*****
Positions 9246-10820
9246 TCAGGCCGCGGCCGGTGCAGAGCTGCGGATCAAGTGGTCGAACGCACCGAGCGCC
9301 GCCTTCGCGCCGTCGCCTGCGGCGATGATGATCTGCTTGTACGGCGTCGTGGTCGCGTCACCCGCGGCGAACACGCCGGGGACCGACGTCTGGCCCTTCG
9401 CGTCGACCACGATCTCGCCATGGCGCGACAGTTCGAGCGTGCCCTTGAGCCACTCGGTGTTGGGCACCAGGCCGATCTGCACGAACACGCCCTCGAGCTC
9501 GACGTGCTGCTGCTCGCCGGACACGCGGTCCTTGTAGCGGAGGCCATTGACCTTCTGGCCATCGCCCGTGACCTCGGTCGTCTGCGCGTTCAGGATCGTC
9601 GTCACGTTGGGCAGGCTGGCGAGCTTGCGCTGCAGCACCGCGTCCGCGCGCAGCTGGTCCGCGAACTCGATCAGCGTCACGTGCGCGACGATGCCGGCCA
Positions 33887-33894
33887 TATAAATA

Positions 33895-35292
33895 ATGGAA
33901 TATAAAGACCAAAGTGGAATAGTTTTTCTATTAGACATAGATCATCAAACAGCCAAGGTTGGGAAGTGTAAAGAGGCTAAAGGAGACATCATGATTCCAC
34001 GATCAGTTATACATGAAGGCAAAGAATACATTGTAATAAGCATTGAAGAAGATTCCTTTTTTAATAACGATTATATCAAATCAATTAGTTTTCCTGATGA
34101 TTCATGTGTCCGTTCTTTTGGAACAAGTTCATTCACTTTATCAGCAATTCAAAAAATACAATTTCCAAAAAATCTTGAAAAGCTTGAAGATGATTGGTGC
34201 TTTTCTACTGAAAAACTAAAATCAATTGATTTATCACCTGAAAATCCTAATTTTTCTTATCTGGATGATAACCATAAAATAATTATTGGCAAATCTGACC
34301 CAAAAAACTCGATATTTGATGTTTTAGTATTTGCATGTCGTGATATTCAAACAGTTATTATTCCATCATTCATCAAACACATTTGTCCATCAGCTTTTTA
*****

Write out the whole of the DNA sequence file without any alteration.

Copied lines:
Positions 9246-10820
9246 TCAGGCCGCGGCCGGTGCAGAGCTGCGGATCAAGTGGTCGAACGCACCGAGCGCC
9301 GCCTTCGCGCCGTCGCCTGCGGCGATGATGATCTGCTTGTACGGCGTCGTGGTCGCGTCACCCGCGGCGAACACGCCGGGGACCGACGTCTGGCCCTTCG
9401 CGTCGACCACGATCTCGCCATGGCGCGACAGTTCGAGCGTGCCCTTGAGCCACTCGGTGTTGGGCACCAGGCCGATCTGCACGAACACGCCCTCGAGCTC
9501 GACGTGCTGCTGCTCGCCGGACACGCGGTCCTTGTAGCGGAGGCCATTGACCTTCTGGCCATCGCCCGTGACCTCGGTCGTCTGCGCGTTCAGGATCGTC
9601 GTCACGTTGGGCAGGCTGGCGAGCTTGCGCTGCAGCACCGCGTCCGCGCGCAGCTGGTCCGCGAACTCGATCAGCGTCACGTGCGCGACGATGCCGGCCA
Positions 33887-33894
33887 TATAAATA

Positions 33895-35292
33895 ATGGAA
33901 TATAAAGACCAAAGTGGAATAGTTTTTCTATTAGACATAGATCATCAAACAGCCAAGGTTGGGAAGTGTAAAGAGGCTAAAGGAGACATCATGATTCCAC
34001 GATCAGTTATACATGAAGGCAAAGAATACATTGTAATAAGCATTGAAGAAGATTCCTTTTTTAATAACGATTATATCAAATCAATTAGTTTTCCTGATGA
34101 TTCATGTGTCCGTTCTTTTGGAACAAGTTCATTCACTTTATCAGCAATTCAAAAAATACAATTTCCAAAAAATCTTGAAAAGCTTGAAGATGATTGGTGC
34201 TTTTCTACTGAAAAACTAAAATCAATTGATTTATCACCTGAAAATCCTAATTTTTCTTATCTGGATGATAACCATAAAATAATTATTGGCAAATCTGACC
34301 CAAAAAACTCGATATTTGATGTTTTAGTATTTGCATGTCGTGATATTCAAACAGTTATTATTCCATCATTCATCAAACACATTTGTCCATCAGCTTTTTA